The Garden in St. Paul’s Hospital
Flies dance over some long-fallen plums. Could it be that I smell bread, from
somewhere, and yesterday’s rain? At least I am allowed to walk in the garden; one
garden is very much like another, I am told. If I knew the right words, if I could say these
words the right way, I could rise from this bench and step into somewhere, a field lit with
sunflowers. It’s my duty to think and not to dream, I am told. Which is not to say the
nurses have been unkind. The water they draw from the well in this garden carries a
chill tang of the mountains.
The Garden in St. Paul’s Hospital (Two)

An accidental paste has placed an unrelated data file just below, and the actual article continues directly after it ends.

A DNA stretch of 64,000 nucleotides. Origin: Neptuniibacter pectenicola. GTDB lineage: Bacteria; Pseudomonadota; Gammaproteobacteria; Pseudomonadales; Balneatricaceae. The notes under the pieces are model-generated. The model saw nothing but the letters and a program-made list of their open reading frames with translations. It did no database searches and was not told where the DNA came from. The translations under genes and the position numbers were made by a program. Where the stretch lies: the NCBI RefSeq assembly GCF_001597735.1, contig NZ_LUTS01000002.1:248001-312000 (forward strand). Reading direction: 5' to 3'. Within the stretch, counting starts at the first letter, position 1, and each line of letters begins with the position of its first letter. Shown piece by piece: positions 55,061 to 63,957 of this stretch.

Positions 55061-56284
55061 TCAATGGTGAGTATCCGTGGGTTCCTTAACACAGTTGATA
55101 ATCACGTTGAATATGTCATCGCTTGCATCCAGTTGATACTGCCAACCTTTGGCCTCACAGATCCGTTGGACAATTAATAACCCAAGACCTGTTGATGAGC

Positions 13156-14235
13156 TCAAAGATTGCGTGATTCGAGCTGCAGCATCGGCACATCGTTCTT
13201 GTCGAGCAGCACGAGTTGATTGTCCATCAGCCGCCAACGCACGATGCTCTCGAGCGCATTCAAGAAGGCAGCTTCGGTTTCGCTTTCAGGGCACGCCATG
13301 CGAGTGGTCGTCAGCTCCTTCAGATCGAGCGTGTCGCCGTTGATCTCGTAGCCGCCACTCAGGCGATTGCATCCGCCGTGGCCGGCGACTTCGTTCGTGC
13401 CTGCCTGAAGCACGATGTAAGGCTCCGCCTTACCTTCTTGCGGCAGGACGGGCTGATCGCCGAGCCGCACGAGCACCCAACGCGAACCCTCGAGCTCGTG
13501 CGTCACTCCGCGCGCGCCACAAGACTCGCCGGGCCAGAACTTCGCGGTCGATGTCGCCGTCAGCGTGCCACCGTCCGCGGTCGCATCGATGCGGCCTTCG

The nurses here are kind and they make a good soup; it’s my duty to eat, and drink
water, and convince the nurses I am well. It’s not my duty to consider yellow—I have to
say this to the olive trees growing here. Not at all the brightness and the glory of yellow.
Like grandfathers, they nod, a movement so slight that only I can see it. Someday they’ll
gather me, someday they’ll gather me, into their strong and moss-stained arms.